Alan Menken is at his melodic best with this animated feature take on the fairy tale Rapunzel. As the heroine of the tresses, Mandy Moore sounds terrific delivering the movie's pop-folk anthem "When Will My Life Begin," and as the girl's ever-watchful, somewhat vindictive-sounding mother, Tony Award winner Donna Murphy is in grand form, savoring Glenn Slater's playful lyrics with venomous glee. Also on hand are Broadway vets Brad Garrett and Jeffrey Tambor who serve up the rowdy comedy number "I've Got a Dream" with tuneful aplomb.
Once Upon a Mattress (Original London Cast Recording) (Sepia Records)
Jane Connell's performance as Princess Winifred most likely will never eclipse that of this show's original Broadway star, Carol Burnett, but there are joys and subtle nuances aplenty in her sprightly turn as the princess who must attempt to sleep on the wilily hidden pea in Mary Rodgers' giddy musical. As an added bonus, this disc comes with a musical version of Mary Rodgers and Sammy Cahn's musical rendering of the Ali Baba legend that's voiced by Bing Crosby; making the album a two-in-one fairytale treat.
Bastianello/ Lucrezia - Two New Comic Operas (Bridge)
Librettist Mark Campbell brings plenty of linguistic verve to these two short comic operas, written for two pianos, based on Italian stories. And though John Musto's sometimes disjointed melodies for Bastianello may take a few listens before the ear adjusts to their individual accomplishments, the mélange of familiar European musical idioms that William Bolcolm employs for Lucrezia ensures that it's easygoing from the outset. The small company for the two pieces delivers the works with graceful surety and fans of adventuresome new musical work will want to give this two disc set a try.
Midnight Frolic: The Broadway Theater Music of Louis A. Hirsch (New World Records)
This disc sounds like a musical theater time capsule thanks to the exquisite work of The Paragon Ragtime Orchestra, led by director Rick Benjamin, which zestfully recreates the sound of a Broadway pit from nearly 100 years ago. The songs on the disc are long forgotten, but their craftsmanship is unmistakable even at this remove, particularly as rendered by Bernadette Boerckel and baritone Colte Julian. A 40-page booklet provides the background on the music, which listeners will savor for hours.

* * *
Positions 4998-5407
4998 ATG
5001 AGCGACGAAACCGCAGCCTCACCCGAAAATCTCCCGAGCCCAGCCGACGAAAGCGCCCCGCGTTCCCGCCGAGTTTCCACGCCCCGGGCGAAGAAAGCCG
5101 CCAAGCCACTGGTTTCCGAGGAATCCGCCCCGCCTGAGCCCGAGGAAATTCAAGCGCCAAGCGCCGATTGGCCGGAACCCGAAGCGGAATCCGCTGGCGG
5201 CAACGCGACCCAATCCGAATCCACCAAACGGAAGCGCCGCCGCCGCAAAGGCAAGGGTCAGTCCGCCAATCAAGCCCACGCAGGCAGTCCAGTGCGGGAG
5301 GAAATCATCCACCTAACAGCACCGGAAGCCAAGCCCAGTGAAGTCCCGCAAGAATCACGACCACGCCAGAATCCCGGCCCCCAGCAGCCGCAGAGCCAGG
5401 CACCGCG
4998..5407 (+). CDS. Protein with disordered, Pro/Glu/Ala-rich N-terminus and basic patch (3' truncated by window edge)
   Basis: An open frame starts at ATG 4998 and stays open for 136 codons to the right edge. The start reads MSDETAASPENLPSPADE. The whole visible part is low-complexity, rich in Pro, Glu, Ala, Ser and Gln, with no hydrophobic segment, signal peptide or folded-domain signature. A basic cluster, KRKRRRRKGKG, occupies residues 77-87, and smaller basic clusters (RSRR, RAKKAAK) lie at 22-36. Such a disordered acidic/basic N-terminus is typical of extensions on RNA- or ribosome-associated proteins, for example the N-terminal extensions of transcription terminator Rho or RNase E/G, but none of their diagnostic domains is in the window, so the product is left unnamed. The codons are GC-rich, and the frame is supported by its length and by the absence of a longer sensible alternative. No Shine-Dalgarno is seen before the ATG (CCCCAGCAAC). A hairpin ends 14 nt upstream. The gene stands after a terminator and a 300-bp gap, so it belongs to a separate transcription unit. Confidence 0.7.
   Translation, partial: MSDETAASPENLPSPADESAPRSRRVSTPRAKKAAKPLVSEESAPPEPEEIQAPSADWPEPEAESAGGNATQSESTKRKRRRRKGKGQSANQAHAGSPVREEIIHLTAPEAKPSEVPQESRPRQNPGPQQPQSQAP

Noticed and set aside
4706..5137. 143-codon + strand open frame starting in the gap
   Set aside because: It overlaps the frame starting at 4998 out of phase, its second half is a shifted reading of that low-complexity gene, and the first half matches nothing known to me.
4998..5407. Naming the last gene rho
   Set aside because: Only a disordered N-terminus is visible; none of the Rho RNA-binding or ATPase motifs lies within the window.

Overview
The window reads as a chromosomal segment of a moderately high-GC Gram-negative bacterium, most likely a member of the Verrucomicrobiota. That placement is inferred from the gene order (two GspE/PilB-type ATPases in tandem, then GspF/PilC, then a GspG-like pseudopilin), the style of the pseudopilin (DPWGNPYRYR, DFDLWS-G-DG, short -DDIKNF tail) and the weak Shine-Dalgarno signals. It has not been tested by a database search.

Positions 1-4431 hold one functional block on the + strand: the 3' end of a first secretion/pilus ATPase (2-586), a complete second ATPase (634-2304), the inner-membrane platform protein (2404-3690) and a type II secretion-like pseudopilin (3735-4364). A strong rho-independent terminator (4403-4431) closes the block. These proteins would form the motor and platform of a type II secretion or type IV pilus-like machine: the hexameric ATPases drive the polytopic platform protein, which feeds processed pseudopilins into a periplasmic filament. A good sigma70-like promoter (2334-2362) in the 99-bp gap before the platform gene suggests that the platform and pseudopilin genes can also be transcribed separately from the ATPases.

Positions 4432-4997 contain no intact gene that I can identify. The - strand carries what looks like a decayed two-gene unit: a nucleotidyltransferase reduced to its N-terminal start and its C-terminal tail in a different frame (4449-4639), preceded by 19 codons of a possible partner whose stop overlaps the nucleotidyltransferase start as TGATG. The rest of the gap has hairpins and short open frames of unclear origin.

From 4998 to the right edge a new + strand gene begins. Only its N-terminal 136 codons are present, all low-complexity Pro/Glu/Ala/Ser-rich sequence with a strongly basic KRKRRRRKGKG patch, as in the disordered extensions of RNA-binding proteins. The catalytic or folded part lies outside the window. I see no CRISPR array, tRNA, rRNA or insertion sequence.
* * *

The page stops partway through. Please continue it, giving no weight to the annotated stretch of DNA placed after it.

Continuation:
The Chocolate Soldier (Studio Cast Recording) (Masterworks Broadway/ArkivMusic)
Oscar Straus' remarkably lush score for this operetta of George Bernard Shaw's Arms and the Man certainly takes the sweetness of the show's title to heart, a sense that's only exacerbated by the syrupy quality of Rudolf Bernauer and Leopold Jacobson's libretto as translated by Stanislaus Stange. And yet even with the show's saccharine excesses, this release is strangely satisfying, thanks in no small part to the superb performance from the principals: the graceful Rise Stevens, the stalwart Robert Merrill, and the playful Jo Sullivan.
Lost Broadway and More - Vols. 1 & 2 (Original Cast Records)
There's a low-budget feel to the packaging for these discs, which are a treasure trove of unreleased and previously unrecorded material, but the lack of bells-and-whistles for what accompanies the music doesn't detract from the gems that lurk on these albums, including "All God's Chillun Got Movie Shows" (written for the London production of A Day in Hollywood...) , "Cowboy Take Me Away" (from Urban Cowboy) and "Look for the Happy Ending" (from Helen of Troy, New York). After savoring these two issues, listeners will be eagerly anticipating further releases in this new series.
What I Wanna Be When I Grow Up - The Songs of Scott Alan (www.ScottAlan.net)
The emotional integrity of Alan's work -- both the music and lyrics -- is undisputable on this third collection of his songs. From the disc's opener "Love, Love, Love," delivered with infectious exuberance by Nikki Renee Daniels, to the mournful ballad "I Remember" (hauntingly performed by Christiane Noll), the album displays the work of a songwriter of exceptional range. Other highlights include performances by Christopher Sieber and Bobby Steggert in two songs that sensitively chronicle gay men wrestling with two very different questions of identity.
Love on a Summer Afternoon: Songs of Sam Davis (PS Classics)
Composer Davis' collaborations with lyricist Randy Buck prove this disc's standouts: not only the seductively languorous title track, which is performed with moving nuance by Philip Chaffin, but also the appealing "Greenwich Time," which Gavin Creel imbues with gentle urgency and genuine warmth. Though there are a couple of misfires in comic numbers (notably "A Kilt Is Not a Dress" with lyrics by Mark Waldrop), listeners quickly rebound with songs like "I Dream a World," an artful musical setting of a Langston Hughes text, delivered with finesse by Michael McElroy and Tituss Burgess.
Mutiny! (Original London Cast Recording) (Stage Door Records)
British pop star, performer, and songwriter David Essex displays an uncanny gift for creating period-sounding tunes in this musical version of The Mutiny on the Bounty. In fact, his sea shanties are among the most enjoyable sections of this disc. Equally impressive are the orchestrations from Don Cameron; the music for the dance sequences is exceedingly vibrant. Unfortunately, the show's rather wan ballads derail the piece, but there's enough of note here to make one wonder if a revision and new stage outing might be in order.
Departure Lounge (Original London Cast Recording) (Speckulation Entertainment)
Dougal Irvine's musical about a group of 18-year-olds reminiscing about their vacation has an irreverent quality that initially charms; the songs and vocals bring to mind the youthful verve of groups like The Monkees. Unfortunately, the characters' inherent lack of sophistication can lead to certain banalities, which depending on listeners' tastes, may grate or offend.
Don't show this again.